There are flights that are going to Mary River from Iqaluit.  Was is being implemented is to attempt in opening doors to those who may be interested in working at a mine or applying for apprenticeship programs.  The doors of opportunity is being opened.  People can’t be forced into work, but it’s an option to provide employment for those who can’t get job in their community not by choice but by limits.  I come from a small community where there was no readily available jobs.  I think this is a great opportunity to help grow the communities and not limit them.

#8. Posted by Sarahwinifred on June 03, 2018

the southern employees treat the Inuit like outsiders.  They protect their southern employees and the Inuit only have the shit jobs. Fact.

#9. Posted by Baffinland is helping, a lot on June 04, 2018

@ #8

I know many fellow Inuit working at baffinland in more than the ‘shit’ positions. Although, you are right in saying that there are a number of Inuit working in less attractive positions. Also the reason behind the skills/training aspect of this agreement is to up the number of Inuit working in more ‘non-shit’ positions. Fact.

#10. Posted by Different angle on June 04, 2018

#8 Or… Inuit treat southerners like outsiders, and generally get the shitty jobs because they have no experience or education.

Fact.

#11. Posted by Ekwalak on June 04, 2018

# 9 an #10 You have never walked in any “Inuit shoes” working for any organization, you have no clue….

#12. Posted by Different angle on June 04, 2018

#11 Yes, but one could also say that unless you’ve spent half your adult life in school, or travelled half way around the country to find work… yada, yada. Your pity party does not compel.

#13. Posted by Baffinland is helping, a lot on June 04, 2018

@11

You think that Ive never walked in any ‘inuit shoes’ or worked for any organization because i think this agreement is good for other inuit and know for a fact that there are Inuit working in ‘non-shit’ jobs? Well, think again Ekwalak. I’m inuk. I work for an Inuit organization. My ‘inuit shoes’ fit pretty well and i walk in them everyday. Clearly you don’t have a clue when i say ‘fellow inuit’ or praise the fact that both QIA and baffinland are again trying to do more for Inuit to have less ‘shit’ jobs.

#14. Posted by TJ on June 04, 2018

#11 You delude yourself or you are attempting to delude others.

The peoples’ treatment of each other and themselves is the major cause of marginalization and impoverishment in Nunavut. Any other idea must be smashed in order for Nunavut and its beautiful and deserving people to recover from their state.

Nearly every cent of each government dollar spent in Nunavut is wasted or stolen and nearly every policy is intended to sustain that status and the ongoing oppression by the ruling Inuit and their few cronies.

90% of the Inuit population is locked in a downward spiral of crime, addiction, hopelessness and terror.

#15. Posted by Bull$%^ Detector on June 04, 2018

Quote: “Nearly every cent of each government dollar spent in Nunavut is wasted or stolen.”

Really? So the money that pays a doctor at the Qikiqtani hospital is “wasted and stolen?” The money that pays the QEC employee who keeps the electricity going is “wasted and stolen?” The money that pays the city employees who pick up the garbage is “wasted and stolen?” LOL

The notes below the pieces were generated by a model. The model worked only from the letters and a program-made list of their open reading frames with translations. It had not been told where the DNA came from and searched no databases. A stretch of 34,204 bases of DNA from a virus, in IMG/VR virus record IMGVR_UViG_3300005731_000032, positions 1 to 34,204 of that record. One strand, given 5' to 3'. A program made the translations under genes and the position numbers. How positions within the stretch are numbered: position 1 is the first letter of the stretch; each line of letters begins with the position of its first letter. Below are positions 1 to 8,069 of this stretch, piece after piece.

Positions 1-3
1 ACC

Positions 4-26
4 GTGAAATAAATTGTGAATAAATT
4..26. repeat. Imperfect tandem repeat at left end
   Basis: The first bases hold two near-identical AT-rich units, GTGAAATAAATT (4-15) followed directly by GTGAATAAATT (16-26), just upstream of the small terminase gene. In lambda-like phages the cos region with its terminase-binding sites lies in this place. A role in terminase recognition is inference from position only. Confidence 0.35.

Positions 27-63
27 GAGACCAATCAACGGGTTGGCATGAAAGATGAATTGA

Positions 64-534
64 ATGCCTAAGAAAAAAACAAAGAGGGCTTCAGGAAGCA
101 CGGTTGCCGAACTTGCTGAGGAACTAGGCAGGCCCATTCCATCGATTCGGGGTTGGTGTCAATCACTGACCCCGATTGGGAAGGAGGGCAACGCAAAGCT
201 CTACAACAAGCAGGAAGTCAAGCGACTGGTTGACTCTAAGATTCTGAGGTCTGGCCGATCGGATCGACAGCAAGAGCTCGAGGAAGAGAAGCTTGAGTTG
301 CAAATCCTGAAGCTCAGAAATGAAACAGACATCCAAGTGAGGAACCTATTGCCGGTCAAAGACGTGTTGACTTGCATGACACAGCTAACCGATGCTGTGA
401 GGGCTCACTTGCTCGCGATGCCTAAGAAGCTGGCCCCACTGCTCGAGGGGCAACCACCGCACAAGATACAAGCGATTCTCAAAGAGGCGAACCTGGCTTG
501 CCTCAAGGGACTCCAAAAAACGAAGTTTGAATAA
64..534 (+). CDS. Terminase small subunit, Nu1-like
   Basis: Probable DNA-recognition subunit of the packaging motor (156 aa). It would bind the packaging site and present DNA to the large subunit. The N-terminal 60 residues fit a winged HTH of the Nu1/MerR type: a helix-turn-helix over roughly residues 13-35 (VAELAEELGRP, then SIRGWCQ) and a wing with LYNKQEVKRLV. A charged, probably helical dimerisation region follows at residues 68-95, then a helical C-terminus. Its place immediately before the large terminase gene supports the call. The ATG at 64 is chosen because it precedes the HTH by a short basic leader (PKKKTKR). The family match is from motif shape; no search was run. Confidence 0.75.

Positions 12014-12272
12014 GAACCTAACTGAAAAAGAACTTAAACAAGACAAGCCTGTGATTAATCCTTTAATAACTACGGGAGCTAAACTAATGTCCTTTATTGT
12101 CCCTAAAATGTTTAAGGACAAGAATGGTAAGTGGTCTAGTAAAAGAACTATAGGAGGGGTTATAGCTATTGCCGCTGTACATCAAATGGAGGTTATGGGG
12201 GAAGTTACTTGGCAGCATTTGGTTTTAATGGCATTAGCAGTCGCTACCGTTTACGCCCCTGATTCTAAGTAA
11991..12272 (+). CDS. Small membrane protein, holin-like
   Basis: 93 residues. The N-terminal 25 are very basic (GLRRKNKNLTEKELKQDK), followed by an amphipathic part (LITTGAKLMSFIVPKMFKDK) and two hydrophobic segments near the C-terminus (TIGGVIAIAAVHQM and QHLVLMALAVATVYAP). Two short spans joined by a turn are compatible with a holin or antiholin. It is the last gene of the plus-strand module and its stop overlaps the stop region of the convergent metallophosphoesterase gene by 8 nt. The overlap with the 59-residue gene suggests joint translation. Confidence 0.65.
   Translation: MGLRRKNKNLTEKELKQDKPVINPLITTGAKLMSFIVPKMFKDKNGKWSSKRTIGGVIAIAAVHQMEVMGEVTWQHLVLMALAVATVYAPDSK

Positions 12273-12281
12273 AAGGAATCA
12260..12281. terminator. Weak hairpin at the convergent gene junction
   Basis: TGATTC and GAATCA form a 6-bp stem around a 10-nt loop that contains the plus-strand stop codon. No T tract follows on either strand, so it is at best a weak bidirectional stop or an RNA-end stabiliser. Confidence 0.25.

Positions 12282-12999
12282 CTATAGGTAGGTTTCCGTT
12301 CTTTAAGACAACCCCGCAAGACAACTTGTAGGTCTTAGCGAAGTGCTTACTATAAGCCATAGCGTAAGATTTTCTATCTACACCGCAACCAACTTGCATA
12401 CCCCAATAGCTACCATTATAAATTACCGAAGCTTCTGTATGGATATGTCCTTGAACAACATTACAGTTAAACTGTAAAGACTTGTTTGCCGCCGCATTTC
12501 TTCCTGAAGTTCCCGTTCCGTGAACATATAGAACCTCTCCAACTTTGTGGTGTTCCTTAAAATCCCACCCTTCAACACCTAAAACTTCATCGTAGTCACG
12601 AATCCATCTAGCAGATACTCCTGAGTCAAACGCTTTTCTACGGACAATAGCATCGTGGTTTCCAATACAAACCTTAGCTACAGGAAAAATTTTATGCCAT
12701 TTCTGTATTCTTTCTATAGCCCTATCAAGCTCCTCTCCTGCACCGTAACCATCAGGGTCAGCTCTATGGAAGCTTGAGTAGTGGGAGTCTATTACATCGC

By the way your post is completely unrelated to the article, which is about a private company spending its own money on employee transportation. Go hijack somebody else’s discussion.

#16. Posted by Ekwalak on June 04, 2018

#13 and 14, no you still have no clue. You have no clue where the root of the problem lies, and know how to help the Inuit with their problems, unless Inuit are treated equally and everyone begin to understand how to help those that need help, nothing will change. too many “educated” folks think they know everything…no they don’t know everything…until folks like #13 and #14 learn to shut their mouths and open their ears, and hearts! nothing will change…

Thank you

#17. Posted by Puzzled on June 04, 2018

#16 We’ve all had different experiences. That’s true.

So, what is your point exactly?

#18. Posted by Observer on June 05, 2018

#16 it is apparent that you are on a pity party and that you are not looking to improve your own skills therefore find it easier to blame on your ancestry. We all have ancestors that lived hard lives but it is up to all generations since the. To want better for themselves and their children. This is how things change the for the better. I assume you prefer to blame you Inuit culture for every bad fortune but the truth is the power is within you to change. You have access to free education. Take advantage of it..if you are a drinker then slow down and prioritize your life etc…people are really getting tired of the pity party displayed by some when it’s up to all of us as individuals to carve out our own life

#19. Posted by Ekwalak on June 05, 2018

#18, It is not pity party like you think it is, I have worked since I was 16 and now I am nearing 60. I have seen it all and still see it. at work, I have been put aside and ignored when I request some things to help the work place improve, because of my inukness it is not taken seriously and at times ignored. I have been trying hard to work together with my co-workers and supervisors.
But still get treated less than others. when will it stop? when will we get treated equally and we receive the same treatment as non Inuit? eh? when? When the likes of you change your attitude. that’s when!